Abstract [en]

    The aim of the present study was to ellipsometrically determine the thickness and surface mass density in air for up to 110-nm-thick organic layers made of alternatingly deposited layers of HSA and polyclonal anti-HSA on hydrophobic silicon. The ellipsometrically determined thickness was compared to that obtained by AFM and the deposited surface mass density calibrated with 125I-labeled proteins. The results indicate a good agreement in protein layer thickness between AFM and ellipsometry when the protein film refractive index Nfilm = 1.5 -0i, although then the calculated surface mass density from the ellipsometry data became grossly overestimated by the Cuypers one-component formula. A good agreement in the surface mass density was obtained when the M/A ratio in this formula was lowered from 4.14 to 2.35. This approach indicates a convenient means of determining the refractive indices and surface mass densities of mesothick organic layers proteins on solid supports. © 2002 Elsevier Science (USA).

  • 5.
    Björk, Emma M.
    et al.
    Linköping University, Department of Physics, Chemistry and Biology, Nanostructured Materials. Linköping University, The Institute of Technology.
    Söderlind, Fredrik
    Linköping University, Department of Physics, Chemistry and Biology, Nanostructured Materials. Linköping University, The Institute of Technology.
    Odén, Magnus
    Linköping University, Department of Physics, Chemistry and Biology, Nanostructured Materials. Linköping University, The Institute of Technology.
    Single-pot synthesis of ordered mesoporous silica films with unique controllable morphology2014In: Journal of Colloid and Interface Science, ISSN 0021-9797, E-ISSN 1095-7103, Vol. 413, p. 1-7Article in journal (Refereed)
    Abstract [en]

    Mesoporous silica films consisting of a monolayer of separated SBA-15 particles with unusually wide and short pores grown on silicon wafers have been fabricated in a simple single-pot-synthesis, and the formation of the films has been studied. A recipe for synthesizing mesoporous silica rods with the addition of heptane and NH4F at low temperature was used and substrates were added to the synthesis solution during the reaction. The films are ∼90 nm thick, have a pore size of 10.7–13.9 nm depending on the hydrothermal treatment time and temperature, and a pore length of 200–400 nm. All pores are parallel to the substrate, open, and easy to access, making them suitable for applications such as catalyst hosts and gas separation. The growth of the films is closely correlated to the evolution of the mesoporous silica particles. Here, we have studied the time for adding substrates to the synthesis solution, the evolution of the films with time during formation, and the effect of hydrothermal treatment. It was found that the substrates should be added within 30–60 s after turning off the stirring and the films are formed within 10 min after addition to the synthesis solution. The study has yielded a new route for synthesizing mesoporous silica films with a unique morphology.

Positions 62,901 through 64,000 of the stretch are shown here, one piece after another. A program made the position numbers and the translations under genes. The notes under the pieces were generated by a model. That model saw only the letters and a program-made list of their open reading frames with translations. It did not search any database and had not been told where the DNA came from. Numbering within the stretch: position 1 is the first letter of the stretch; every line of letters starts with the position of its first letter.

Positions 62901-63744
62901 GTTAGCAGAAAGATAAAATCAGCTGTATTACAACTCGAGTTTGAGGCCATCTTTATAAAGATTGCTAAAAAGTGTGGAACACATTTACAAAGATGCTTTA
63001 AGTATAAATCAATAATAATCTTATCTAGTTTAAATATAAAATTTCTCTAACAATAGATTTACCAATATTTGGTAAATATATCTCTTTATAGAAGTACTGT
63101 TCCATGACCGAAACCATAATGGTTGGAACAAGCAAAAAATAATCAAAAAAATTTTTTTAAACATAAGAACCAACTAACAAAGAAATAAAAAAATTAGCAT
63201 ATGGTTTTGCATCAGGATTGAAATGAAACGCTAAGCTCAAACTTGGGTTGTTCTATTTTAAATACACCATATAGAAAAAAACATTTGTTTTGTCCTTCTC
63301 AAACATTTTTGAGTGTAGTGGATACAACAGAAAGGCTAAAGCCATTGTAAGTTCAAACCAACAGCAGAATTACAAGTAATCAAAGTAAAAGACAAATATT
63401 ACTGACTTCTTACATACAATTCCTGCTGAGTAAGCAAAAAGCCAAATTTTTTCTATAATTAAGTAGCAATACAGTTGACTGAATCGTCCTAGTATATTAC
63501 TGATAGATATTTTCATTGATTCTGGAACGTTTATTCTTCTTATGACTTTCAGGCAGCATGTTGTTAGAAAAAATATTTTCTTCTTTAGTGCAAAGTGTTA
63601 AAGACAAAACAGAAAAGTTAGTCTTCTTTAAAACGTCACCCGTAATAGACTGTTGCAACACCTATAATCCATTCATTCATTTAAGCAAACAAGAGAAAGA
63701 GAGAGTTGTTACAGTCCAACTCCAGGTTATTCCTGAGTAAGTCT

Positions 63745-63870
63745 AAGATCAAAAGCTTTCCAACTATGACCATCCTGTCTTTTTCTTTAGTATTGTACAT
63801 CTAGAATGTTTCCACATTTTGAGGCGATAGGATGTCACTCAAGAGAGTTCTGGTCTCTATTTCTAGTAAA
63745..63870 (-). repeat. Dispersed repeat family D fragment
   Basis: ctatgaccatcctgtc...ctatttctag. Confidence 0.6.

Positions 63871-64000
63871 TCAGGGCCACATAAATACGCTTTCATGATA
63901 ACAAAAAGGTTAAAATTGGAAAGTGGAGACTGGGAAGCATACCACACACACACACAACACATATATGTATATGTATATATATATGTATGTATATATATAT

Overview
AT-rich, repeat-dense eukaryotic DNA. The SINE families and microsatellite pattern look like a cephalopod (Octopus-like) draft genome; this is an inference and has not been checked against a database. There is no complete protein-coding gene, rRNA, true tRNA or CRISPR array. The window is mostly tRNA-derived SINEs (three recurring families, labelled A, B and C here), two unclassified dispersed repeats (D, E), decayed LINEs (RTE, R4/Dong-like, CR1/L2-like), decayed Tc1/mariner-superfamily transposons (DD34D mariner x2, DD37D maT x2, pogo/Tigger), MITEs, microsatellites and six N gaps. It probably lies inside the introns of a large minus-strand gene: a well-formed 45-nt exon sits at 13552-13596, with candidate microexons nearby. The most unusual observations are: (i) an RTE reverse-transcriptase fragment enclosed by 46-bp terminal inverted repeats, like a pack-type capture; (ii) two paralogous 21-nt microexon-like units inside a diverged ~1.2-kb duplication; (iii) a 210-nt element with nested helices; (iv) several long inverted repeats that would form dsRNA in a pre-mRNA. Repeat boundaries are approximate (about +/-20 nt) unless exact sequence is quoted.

• 6.
    Björk, Emma
    et al.
    Linköping University, Department of Physics, Chemistry and Biology, Nanostructured Materials. Linköping University, Faculty of Science & Engineering. Univ Ulm, Germany.
    Mäkie, Peter
    Linköping University, Department of Physics, Chemistry and Biology, Nanostructured Materials. Linköping University, Faculty of Science & Engineering.
    Rogström, Lina
    Linköping University, Department of Physics, Chemistry and Biology, Nanostructured Materials. Linköping University, Faculty of Science & Engineering.
    Atakan, Aylin
    Linköping University, Department of Physics, Chemistry and Biology, Nanostructured Materials. Linköping University, Faculty of Science & Engineering.
    Schell, Norbert
    Helmholtz Zentrum Geesthacht, Germany.
    Odén, Magnus
    Linköping University, Department of Physics, Chemistry and Biology, Nanostructured Materials. Linköping University, Faculty of Science & Engineering.
    Formation of block-copolymer-templated mesoporous silica2018In: Journal of Colloid and Interface Science, ISSN 0021-9797, E-ISSN 1095-7103, Vol. 521, p. 183-189Article in journal (Refereed)
    Abstract [en]

    In situ attenuated total reflectance Fourier transform infrared spectroscopy is used to monitor the chemical evolution of the mesoporous silica SBA-15 from hydrolysis of the silica precursor to final silica condensation after the particle formation. Two silica precursors, tetraethyl orthosilicate (TEOS) or sodium metasilicate (SMS) were used, and the effects of additive (heptane and NH4F) concentrations were studied. Five formation stages are identified when TEOS is used as the precursor. The fourth stage correlates with the appearance and evolution of diffraction peaks recorded using in situ small angle X-ray diffraction. Details of the formed silica matrix are observed, e.g. the ratio between six-fold cyclic silica rings and linear bonding increases with the NH4F concentration. The TEOS hydrolysis time is independent of the NH4F concentration for small amounts of heptane, but is affected by the size of the emulsion droplets when the heptane amount increases. Polymerization and condensation rates of both silica precursors are affected by the salt concentration. Materials synthesized using SMS form significantly faster compared to TEOS-materials due to the pre-hydrolysis of the precursor. The study provides detailed insights into how the composition of the synthesis solution affects the chemical evolution and micellar aggregation during formation of mesoporous silica. (C) 2018 Elsevier Inc. All rights reserved.